Thousand v. Annucci et al

Filing 12

DECISION AND ORDER: ORDERED that the amended complaint (Dkt. No. 9 ) fails to state a claim for the violation of plaintiff's constitutional rights upon which this Court may grant relief and this action is therefore DISMISSED without prejudice in accordance with 28 U.S.C. § 1915(e)(2)(B)(ii) and 28 U.S.C. § 1915A(b)(1). ORDERED that the Clerk shall enter judgment accordingly. Signed by Chief Judge Glenn T. Suddaby on 2/13/18. (served on plaintiff by regular mail)(alh, )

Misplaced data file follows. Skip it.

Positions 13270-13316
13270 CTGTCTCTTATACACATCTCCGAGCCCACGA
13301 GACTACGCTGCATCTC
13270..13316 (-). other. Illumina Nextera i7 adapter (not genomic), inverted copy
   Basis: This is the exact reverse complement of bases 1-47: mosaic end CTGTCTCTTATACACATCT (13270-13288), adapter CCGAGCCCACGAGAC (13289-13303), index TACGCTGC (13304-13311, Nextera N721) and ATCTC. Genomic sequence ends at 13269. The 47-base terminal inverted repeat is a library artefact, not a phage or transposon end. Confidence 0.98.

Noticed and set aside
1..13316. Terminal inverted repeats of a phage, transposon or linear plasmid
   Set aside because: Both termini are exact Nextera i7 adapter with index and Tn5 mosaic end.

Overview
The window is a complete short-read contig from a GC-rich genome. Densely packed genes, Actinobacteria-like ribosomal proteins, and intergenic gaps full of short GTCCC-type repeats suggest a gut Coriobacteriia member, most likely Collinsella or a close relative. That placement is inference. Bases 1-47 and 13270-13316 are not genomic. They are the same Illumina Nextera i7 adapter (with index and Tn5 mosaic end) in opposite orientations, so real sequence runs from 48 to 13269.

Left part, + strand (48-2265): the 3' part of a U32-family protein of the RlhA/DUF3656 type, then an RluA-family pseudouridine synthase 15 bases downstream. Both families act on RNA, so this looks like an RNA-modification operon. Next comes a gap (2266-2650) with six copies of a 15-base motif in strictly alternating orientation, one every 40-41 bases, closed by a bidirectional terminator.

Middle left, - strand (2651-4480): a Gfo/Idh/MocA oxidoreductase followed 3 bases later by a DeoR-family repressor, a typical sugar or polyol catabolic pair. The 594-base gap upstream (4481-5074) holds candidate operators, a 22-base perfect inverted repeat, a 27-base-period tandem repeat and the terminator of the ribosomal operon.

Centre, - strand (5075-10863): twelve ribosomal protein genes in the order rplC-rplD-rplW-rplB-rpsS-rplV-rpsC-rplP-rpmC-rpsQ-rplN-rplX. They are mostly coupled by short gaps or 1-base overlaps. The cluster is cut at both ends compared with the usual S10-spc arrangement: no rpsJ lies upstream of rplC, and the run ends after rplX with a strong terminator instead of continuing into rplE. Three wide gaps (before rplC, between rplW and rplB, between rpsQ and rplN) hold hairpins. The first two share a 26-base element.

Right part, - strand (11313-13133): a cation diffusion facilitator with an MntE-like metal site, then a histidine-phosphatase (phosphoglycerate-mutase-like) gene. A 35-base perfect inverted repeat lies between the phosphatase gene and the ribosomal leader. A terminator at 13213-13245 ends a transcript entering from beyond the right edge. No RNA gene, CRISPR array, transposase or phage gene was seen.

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UNITED STATES DISTRICT COURT NORTHERN DISTRICT OF NEW YORK ROBERT THOUSAND, Plaintiff, 9:17-CV-0940 (GTS/CFH) v. ANTHONY ANNUCCI; et al, Defendants. APPEARANCES: ROBERT THOUSAND 11-B-0026 Plaintiff, pro se Clinton Correctional Facility P.O. Box 2000 Dannemora, NY 12929 GLENN T. SUDDABY Chief United States District Judge DECISION and ORDER I. INTRODUCTION Pro se plaintiff Robert Thousand commenced this civil rights action pursuant to 42 U.S.C. § 1983 ("Section 1983") in August 2017. See Dkt. No. 1 ("Compl.").1 Plaintiff did not pay the filing fee for this action and sought leave to proceed in forma pauperis. Upon review in accordance with 28 U.S.C. § 1915(e)(2) and 28 U.S.C. § 1915A, the Court determined that plaintiff's complaint, as presented to this Court, failed to allege facts to support a case or controversy which he has standing to pursue, as is required by Article III of 1 Plaintiff has filed two other civil rights actions in this District. See Thousand v. Corrigan, No. 9:15-CV1025 (MAD/ATB) (Judgment in favor of defendants entered Oct. 13, 2017); Thousand v. King, No. 9:17-CV-1003 (BKS/TWD) (pending). the United States Constitution and was, therefore, subject to dismissal for failure to state a claim upon which relief could be granted. Dkt. No. 7 (the "November Order") at 6-8.2 In light of his pro se status, plaintiff was afforded the opportunity to file an amended complaint. Id. at 8-10.3 Plaintiff duly filed an amended complaint which is before this Court for review. Dkt. No. 9 ("Am. Compl."). II. DISCUSSION In his amended complaint, plaintiff restates the facts regarding the disciplinary policies and procedures promulgated by the New York Department of Corrections and Community Supervision ("DOCCS") and his claims that the practice followed by DOCCS and the New York courts of classifying certain "witness violations" as regulatory, and remitting those matters for a new hearing violates inmates' rights protected under the Due Process Clause of the Fourteenth Amendment. See Am. Compl. at 4-15.4 While acknowledging that DOCCS regulations afford inmates additional protections not mandated by the Constitution, plaintiff nevertheless contends that "all witness violations during prison disciplinary proceedings are, 2 More specifically, the Court concluded that plaintiff had not demonstrated that he has suffered an "injury in fact" which will be likely redressable by a favorable decision in this action because plaintiff did not provide facts regarding (i) the date(s) on which he was subjected to disciplinary charges, (ii) denied the testimony of requested witnesses (either by the hearing officer or because the inmate refused to testify and the circumstances of that refusal were not properly investigated), (iii) found guilty, and (iv) received an administrative determination of a claimed "witness violation" reversing the hearing disposition and remitting the matter for a new hearing (rather than expunging the record). November Order at 6-8. The Court noted, moreover, that plaintiff would have to demonstrate that he enjoyed a protected Fourteenth Amendment liberty interest in any such disciplinary proceeding in accordance with Sandin v. Conner, 515 U.S. 472 (1995), in order to state a cognizable Fourteenth Amendment claim for the violation of his due process rights. Id. at 8. 3 Plaintiff was granted leave to proceed in forma pauperis and without prepayment of the filing fee. November Order at 9. 4 The DOCCS regulations are set forth in DOCCS Directive 4932. Plaintiff refers to DOCCS Directive 4932 in his pleadings as "Chapter V." 2 in fact, of a 'Constitutional' dimension; not a regulatory one." Id. at 9. Plaintiff maintains that the exclusive remedy for "witness violations" is expungement. Id. at 15 & n.1 ("The issue in the complaint is solely the unconstitutionality of remitting [ ] these hearings for a second hearing when the initial reversal was due to a witness violation; that all witness issues are of a "Constitutional" dimension and not of a ''Regulatory" one.").5 Under the heading "Plaintiff's Injury-in-Fact," plaintiff has provided facts in his amended complaint intended to demonstrate his standing to pursue this action. Am. Compl. at 13-15. Plaintiff states that in February 2014, he was unable to obtain the testimony of a requested witness who refused to testify at a Tier III hearing (the "February 2014 Hearing") convened to consider misbehavior charges against plaintiff. Id. Plaintiff further states that he was found guilty of misbehavior and sanctioned with a period of confinement in the Special Housing Unit ("SHU"). Id. at 13. On April 14, 2014, the disciplinary determination was administratively reversed due to the hearing officer's failure to properly investigate the witness's refusal to testify; the matter was remitted for a new hearing. Id.6 Based upon the foregoing, plaintiff seeks a declaratory judgment and injunctive relief against defendants 5 In Texeira v. Fischer, 22 N.Y.S.3d 148 (2015), the New York Court of Appeals declined to rule that expungement of the disciplinary disposition from the inmate's prison records was the exclusive remedy for the violation of an inmate's right to obtain witness testimony at a disciplinary hearing. The Court of Appeals reasoned that because "[u]nder Wolff [v. McDonnell, 418 U.S. 539 (1974)], refusal to provide a witness is not an automatic due process violation," and because DOCCS regulations provide additional protections to inmates not mandated by Wolff, it is "possible to satisfy Wolff and yet not comply with the regulations." Id. As a result, where the record demonstrated that the DOCCS regulation had not been complied with, but it was not possible to determine whether the inmate's constitutional rights had been violated, the Court affirmed the lower court's remittal of the matter for a new hearing. Id. at 151. Here, because the Court concludes for the reasons set forth below that plaintiff has not demonstrated that he enjoyed a protected liberty interest in the February 2014 Hearing, the merits of plaintiff's due process claim need not and will not be addressed. 6 Plaintiff was found guilty at the second hearing and was again subjected to "due process violations." Am. Compl. at 14. However, plaintiff specifically disavows any intention to assert claims "arising out of the second hearing." Id. at 14-15. 3 DOCCS Acting Commissioner Annucci, DOCCS Director of Special Housing/Inmate Discipline Rodriguez, and New York Governor Cuomo in their official capacities prohibiting the remittal of disciplinary proceedings for a new hearing where a "witness violation" has been established. Id. at 17. Upon review, the Court finds that plaintiff has alleged facts which support, at this preliminary stage of the proceedings, a case or controversy involving his constitutional due process rights which he has standing to pursue. Thus, the Court must next determine whether plaintiff has alleged facts sufficient to plausibly suggest that he enjoyed a protected Fourteenth Amendment liberty interest in the February 2014 Hearing. "Prison discipline implicates a liberty interest when it 'imposes atypical and significant hardship on the inmate in relation to the ordinary incidents of prison life.'" Ortiz v. McBride, 380 F.3d 649, 654 (2d Cir. 2004) (citing Sandin v. Conner, 515 U.S. 472, 484 (1995)). While not the only factor to be considered, the duration of a disciplinary confinement remains significant under Sandin. Colon v. Howard, 215 F.3d 227, 231 (2d Cir. 2000).7 Thus, while under certain circumstances confinement of less than 101 days could be shown to meet the atypicality standard under Sandin (see Colon, 215 F.3d at 232 n.5), the Second Circuit generally takes the position that confinement in a SHU, without unusual conditions, for a period of up to 101 days will generally not constitute an atypical hardship, while confinement for a period of more than 305 days has been held to be atypical even if under "normal conditions." Ortiz, 380 F.3d 7 For example, segregation for a period of thirty days was found by the Supreme Court in Sandin not to impose a significant hardship on an inmate. Sandin, 515 U.S. at 485-86. In explaining its reasoning, the Court found that the disciplinary confinement failed to present "a dramatic departure from the basic conditions" of an inmate's normal sentence. Id. 4 at 654; Colon, 215 F.3d at 231.8 Here, because plaintiff has not disclosed the duration of his SHU confinement,9 nor has he alleged facts which even suggest that the conditions under which he was confined were unduly harsh or otherwise atypical for purposes of Sandin, the amended complaint affords no basis upon which the Court could find that he has a protected liberty interest in the February 2014 Hearing for purposes of the Fourteenth Amendment.10 For the reasons set forth above, and in the November Order, this action is dismissed without prejudice for failure to state a claim upon which relief may be granted. See 28 U.S.C. § 1915(e)(2)(B)(ii) and 28 U.S.C. § 1915A(b)(1). III. CONCLUSION WHEREFORE, it is hereby ORDERED that the amended complaint (Dkt. No. 9) fails to state a claim for the violation of plaintiff's constitutional rights upon which this Court may grant relief and this 8 "Under the 'normal conditions of SHU confinement in New York [state prison],' the prisoner is: placed in a solitary confinement cell, kept in his cell for 23 hours a day, permitted to exercise in the prison yard for one hour a day, limited to two showers a week, and denied various privileges available to general population prisoners, such as the opportunity to work and obtain out-of-cell schooling. Visitors [are] permitted, but the frequency and duration [is] less than in general population. The number of books allowed in the cell [is] also limited." Palmer v. Richards, 364 F.3d 60, 66 n.3 (2d Cir. 2004) (citation omitted). 9 In light of plaintiff's statement that the February 2014 Hearing was reversed on April 14, 2014, it appears that the duration of his SHU confinement was significantly less than 101 days. 10 The Court notes, moreover, that any due process claims arising out of the February 2014 Hearing appear to be time-barred. The "applicable statute of limitations for § 1983 actions arising in New York requires claims to be brought within three years." Pinaud v. County of Suffolk, 52 F.3d 1139, 1156 (2d Cir. 1995). A Section 1983 cause of action accrues "when the plaintiff knows or should know of the injury that is the basis of the cause of action." Covington v. City of New York, 916 F. Supp. 282, 285 (S.D.N.Y. 1996) (citing Woods v. Candela, 13 F.3d 574, 575 (2d Cir. 1994)). "Thus, in determining when the statute begins to run, the "'proper focus is on the time of the [wrongful] act, not the point at which the consequences of the act become painful.'" Covington, 916 F. Supp. at 285 (citations omitted). It appears that plaintiff's claims arose, at the latest on April 14, 2014. Plaintiff's complaint was signed on August 22, 2017 and received for filing by the Clerk of this Court on August 25, 2017. 5 action is therefore DISMISSED without prejudice in accordance with 28 U.S.C. § 1915(e)(2)(B)(ii) and 28 U.S.C. § 1915A(b)(1); and it is further ORDERED that the Clerk shall enter judgment accordingly; and it is further ORDERED that the Clerk shall serve a copy of this Decision and Order on plaintiff by regular mail. IT IS SO ORDERED. Dated: February 13, 2018 Syracuse, NY ________________________________ Hon. Glenn T. Suddaby Chief U.S. District Judge 6